This was the first book I read for review after coming back from my hols. I was looking for something uncomplicated, nothing very taxing, and Stephanie Bishop’s novel with its gold-type adorned jacket looked like it might fit the bill but it took me by surprise. The Other Side of the World turns out to be a smart, elegantly understated piece of writing which looks at the complexities of parenthood and marriage, belonging and dislocation. The press release compares it to Rachel’ Cusk’s A Life’s Work but Bishop’s novel is altogether more subtle than that.
We know from the prologue that things have gone awry as Charlotte waits nervously in her small Cambridge bedsit, hearing the noises of her husband’s arrival but not the sounds of her children. From here, Bishop turns back the clock three years to 1963 when Charlotte, Henry and Lucie are crammed together in a tiny cottage in the dank, October English countryside. Charlotte has just learned she’s pregnant again but has yet to tell Henry. Lucie is only seven months old and Charlotte dreads the demands of another child. Once an artist, she has time for nothing but Lucie, struggling to keep on top of housework, cooking and childcare while Henry works as a lecturer. Charlotte takes solace in countryside walks, alive to the natural world whatever the weather, while Henry longs for the warmth of his Indian childhood, never quite accustomed to the English climate despite being sent to school in Britain to avoid the tumult of Independence. Henry is Anglo-Indian, fitting into neither country comfortably. When a leaflet arrives extolling the virtues of emigration to Australia, Henry sees an opportunity but Charlotte is reluctant: he may be rootless but she is not. Finally, she agrees to go if he can find a job. By 1965 they’re heading to Perth, now a family of four. Charlotte struggles with this alien, harsh landscape whose climate is either scorching or cold, while Henry finds that Australian academia is not quite as tolerant of his mixed race as he’d assumed. A crisis is clearly in the offing.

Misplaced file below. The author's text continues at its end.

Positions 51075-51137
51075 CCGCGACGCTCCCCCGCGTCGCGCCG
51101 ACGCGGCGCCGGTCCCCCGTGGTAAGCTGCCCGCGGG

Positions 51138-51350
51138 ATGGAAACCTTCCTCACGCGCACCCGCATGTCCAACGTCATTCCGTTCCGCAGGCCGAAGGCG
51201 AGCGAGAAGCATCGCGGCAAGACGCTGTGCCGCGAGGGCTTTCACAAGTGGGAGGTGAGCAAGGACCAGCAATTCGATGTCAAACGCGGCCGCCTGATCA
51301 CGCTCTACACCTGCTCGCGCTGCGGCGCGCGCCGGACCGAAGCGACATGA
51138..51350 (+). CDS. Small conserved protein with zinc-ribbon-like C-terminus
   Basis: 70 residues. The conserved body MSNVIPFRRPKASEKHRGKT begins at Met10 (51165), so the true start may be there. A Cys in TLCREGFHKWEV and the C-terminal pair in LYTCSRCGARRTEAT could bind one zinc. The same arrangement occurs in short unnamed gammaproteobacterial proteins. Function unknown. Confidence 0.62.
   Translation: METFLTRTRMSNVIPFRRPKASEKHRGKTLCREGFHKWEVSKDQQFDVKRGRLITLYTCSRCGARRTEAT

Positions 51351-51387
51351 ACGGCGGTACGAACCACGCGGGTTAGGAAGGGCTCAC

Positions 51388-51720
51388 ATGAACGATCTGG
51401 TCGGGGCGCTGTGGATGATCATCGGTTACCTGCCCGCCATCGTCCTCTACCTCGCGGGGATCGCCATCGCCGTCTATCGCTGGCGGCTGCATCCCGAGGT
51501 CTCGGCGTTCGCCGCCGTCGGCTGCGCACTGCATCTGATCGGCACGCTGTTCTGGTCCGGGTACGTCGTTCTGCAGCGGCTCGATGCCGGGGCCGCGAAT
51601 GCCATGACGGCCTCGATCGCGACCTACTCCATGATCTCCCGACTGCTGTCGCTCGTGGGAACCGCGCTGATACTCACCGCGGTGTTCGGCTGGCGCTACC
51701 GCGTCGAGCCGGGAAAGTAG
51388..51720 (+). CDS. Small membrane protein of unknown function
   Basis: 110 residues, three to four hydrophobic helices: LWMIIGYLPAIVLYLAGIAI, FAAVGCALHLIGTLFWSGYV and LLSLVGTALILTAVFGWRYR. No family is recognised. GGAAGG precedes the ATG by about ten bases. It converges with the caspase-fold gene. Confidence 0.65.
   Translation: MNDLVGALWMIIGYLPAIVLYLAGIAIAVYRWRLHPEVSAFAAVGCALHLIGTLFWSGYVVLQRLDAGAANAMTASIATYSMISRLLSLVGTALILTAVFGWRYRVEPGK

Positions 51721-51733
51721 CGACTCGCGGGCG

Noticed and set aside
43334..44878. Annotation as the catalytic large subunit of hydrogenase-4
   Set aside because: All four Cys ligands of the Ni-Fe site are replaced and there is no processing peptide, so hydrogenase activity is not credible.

The theme of motherhood is not an easy one to tackle with honesty – the aforementioned Cusk came in for a great deal of stick when she did it – but Bishop succeeds in exploring its contradictions with a powerful subtlety. Charlotte has longed for a child but finds the reality hard. Henry is a good father, spending more time with his children than many men did in the 1960s, but it is Charlotte who bears the brunt of the hard slog of childcare. When regretting her agreement to go to Australia she remembers that ‘She was, quite literally, not herself then, but a woman dispersed among her children.’ The narrative shifts smoothly between Charlotte and Henry, equally subtle in exploring Henry’s growing awareness of his rootlessness and others’ perception of his racial identity. Bishop’s descriptions of both the English and Australian landscapes are vivid, often used to convey the ache of Charlotte’s longing for home. It’s a quietly perceptive novel – a meditation on parenthood, marriage and belonging all wrapped up in gorgeously understated prose. The final chapter is a triumph, neatly sidestepping clichéd sentimentalism. Bishop’s first novel seems to be unavailable in the UK . My hope is that Tinder Press, who have a sharp eye for this kind of fiction, will publish it in paperback.